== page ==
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RP1 mutations cause autosomal recessive retinitis pigmentosa

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RP1 gene mutations have been discovered for the first time in autosomal recessive retinitis pigmentosa (RP), according to a study of consanguineous Pakistani families with the condition. They are not a major cause of the disorder in Pakistanis, say the researchers.

All affected members of two families were homozygous at the RP1 locus, whereas their parents and unaffected siblings were heterozygous. A homozygous C→T missense mutation at nucleotide 1118 (thre→isoleu at codon 373) segregated with affected family members. Unaffected members were all heterozygous for the mutation, and 100 ethnically matched, unrelated, healthy controls showed no homozygous mutation. A third family had a homozygous four base pair insertion at 1461–65 TGAA, producing a stop codon and a drastically shortened protein product. Again, the mutation segregated with affected family members; it was present in some other members and parents of affected members as a heterozygous mutation but not in the controls. Affected members of all three families had severe RP and were completely blind by age 18 years. Finally, a new heterozygous G→A missense mutation at nucleotide 2005 (ala→thre at codon 669) was found in one patient in a random panel of 150 patients with RP screened for RP1 mutations, but not in the controls.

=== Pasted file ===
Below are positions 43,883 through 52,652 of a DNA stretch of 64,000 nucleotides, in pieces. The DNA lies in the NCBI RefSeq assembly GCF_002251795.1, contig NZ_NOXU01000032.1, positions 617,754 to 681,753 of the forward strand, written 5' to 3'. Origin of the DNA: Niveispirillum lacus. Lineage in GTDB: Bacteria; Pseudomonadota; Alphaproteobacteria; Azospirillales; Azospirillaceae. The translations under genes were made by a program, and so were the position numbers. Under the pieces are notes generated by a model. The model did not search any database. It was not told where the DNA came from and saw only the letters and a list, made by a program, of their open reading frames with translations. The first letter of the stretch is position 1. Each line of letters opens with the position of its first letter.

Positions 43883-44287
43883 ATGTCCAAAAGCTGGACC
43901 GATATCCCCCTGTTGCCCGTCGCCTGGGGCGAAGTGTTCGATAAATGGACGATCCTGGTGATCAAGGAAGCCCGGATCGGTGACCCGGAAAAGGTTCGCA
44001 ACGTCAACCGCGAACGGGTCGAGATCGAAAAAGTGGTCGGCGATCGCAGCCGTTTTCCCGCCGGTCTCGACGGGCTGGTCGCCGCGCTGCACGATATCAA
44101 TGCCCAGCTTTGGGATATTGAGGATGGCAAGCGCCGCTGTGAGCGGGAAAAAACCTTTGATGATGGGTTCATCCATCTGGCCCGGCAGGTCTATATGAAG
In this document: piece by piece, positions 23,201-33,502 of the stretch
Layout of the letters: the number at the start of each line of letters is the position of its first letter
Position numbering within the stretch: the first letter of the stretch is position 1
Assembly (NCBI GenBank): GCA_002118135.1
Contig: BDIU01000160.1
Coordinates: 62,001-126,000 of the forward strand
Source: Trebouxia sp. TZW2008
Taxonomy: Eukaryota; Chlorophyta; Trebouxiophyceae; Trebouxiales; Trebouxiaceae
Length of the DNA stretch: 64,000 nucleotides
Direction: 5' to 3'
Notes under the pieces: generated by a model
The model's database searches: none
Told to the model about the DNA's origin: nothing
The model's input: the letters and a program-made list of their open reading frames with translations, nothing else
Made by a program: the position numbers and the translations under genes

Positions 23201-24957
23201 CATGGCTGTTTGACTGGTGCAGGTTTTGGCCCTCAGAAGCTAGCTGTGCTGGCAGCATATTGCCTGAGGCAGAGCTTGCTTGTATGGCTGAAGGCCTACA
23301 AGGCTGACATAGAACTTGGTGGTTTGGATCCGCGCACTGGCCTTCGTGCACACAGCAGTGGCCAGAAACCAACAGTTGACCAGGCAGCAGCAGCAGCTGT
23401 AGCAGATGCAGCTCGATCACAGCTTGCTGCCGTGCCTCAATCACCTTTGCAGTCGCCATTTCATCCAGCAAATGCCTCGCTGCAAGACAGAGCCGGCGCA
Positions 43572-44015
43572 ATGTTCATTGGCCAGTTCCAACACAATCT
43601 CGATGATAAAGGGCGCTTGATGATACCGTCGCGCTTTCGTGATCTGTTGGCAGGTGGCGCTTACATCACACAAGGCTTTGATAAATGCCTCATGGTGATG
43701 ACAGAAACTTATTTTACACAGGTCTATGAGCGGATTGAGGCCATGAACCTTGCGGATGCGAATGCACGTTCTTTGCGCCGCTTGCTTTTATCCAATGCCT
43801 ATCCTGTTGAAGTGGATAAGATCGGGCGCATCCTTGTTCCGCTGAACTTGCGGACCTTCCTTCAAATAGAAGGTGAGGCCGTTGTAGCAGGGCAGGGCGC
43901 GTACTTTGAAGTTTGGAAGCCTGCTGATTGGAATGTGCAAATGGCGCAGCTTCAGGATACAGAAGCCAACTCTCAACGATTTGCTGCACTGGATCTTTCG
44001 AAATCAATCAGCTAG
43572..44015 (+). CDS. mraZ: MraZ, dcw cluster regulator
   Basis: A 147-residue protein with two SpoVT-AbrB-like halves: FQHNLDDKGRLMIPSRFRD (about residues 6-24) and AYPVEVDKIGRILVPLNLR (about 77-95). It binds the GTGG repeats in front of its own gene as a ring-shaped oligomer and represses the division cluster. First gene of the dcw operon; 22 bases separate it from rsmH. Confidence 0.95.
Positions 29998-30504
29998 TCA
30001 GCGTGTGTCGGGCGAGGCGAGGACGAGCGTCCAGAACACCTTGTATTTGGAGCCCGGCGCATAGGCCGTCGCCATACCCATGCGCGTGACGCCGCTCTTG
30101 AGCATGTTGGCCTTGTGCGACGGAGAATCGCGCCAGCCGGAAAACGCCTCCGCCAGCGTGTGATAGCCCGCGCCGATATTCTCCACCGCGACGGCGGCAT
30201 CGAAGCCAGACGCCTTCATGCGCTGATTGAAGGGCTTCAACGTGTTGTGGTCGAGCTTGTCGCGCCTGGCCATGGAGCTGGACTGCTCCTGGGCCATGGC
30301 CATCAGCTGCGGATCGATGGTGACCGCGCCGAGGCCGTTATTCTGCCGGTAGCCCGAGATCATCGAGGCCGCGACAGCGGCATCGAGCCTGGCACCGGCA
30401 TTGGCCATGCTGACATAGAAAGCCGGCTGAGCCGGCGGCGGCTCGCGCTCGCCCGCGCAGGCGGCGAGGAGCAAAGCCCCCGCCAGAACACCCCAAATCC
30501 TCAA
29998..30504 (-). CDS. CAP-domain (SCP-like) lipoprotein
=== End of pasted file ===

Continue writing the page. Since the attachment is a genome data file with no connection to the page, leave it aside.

All patients, their parents, and some of their unaffected siblings were thoroughly investigated and had electroretinographic examinations. Mutational analysis comprised amplification of DNA from blood samples, heteroduplex analysis, and direct DNA sequencing.

All previously known mutations in the RP1 gene cause autosomal dominant RP.

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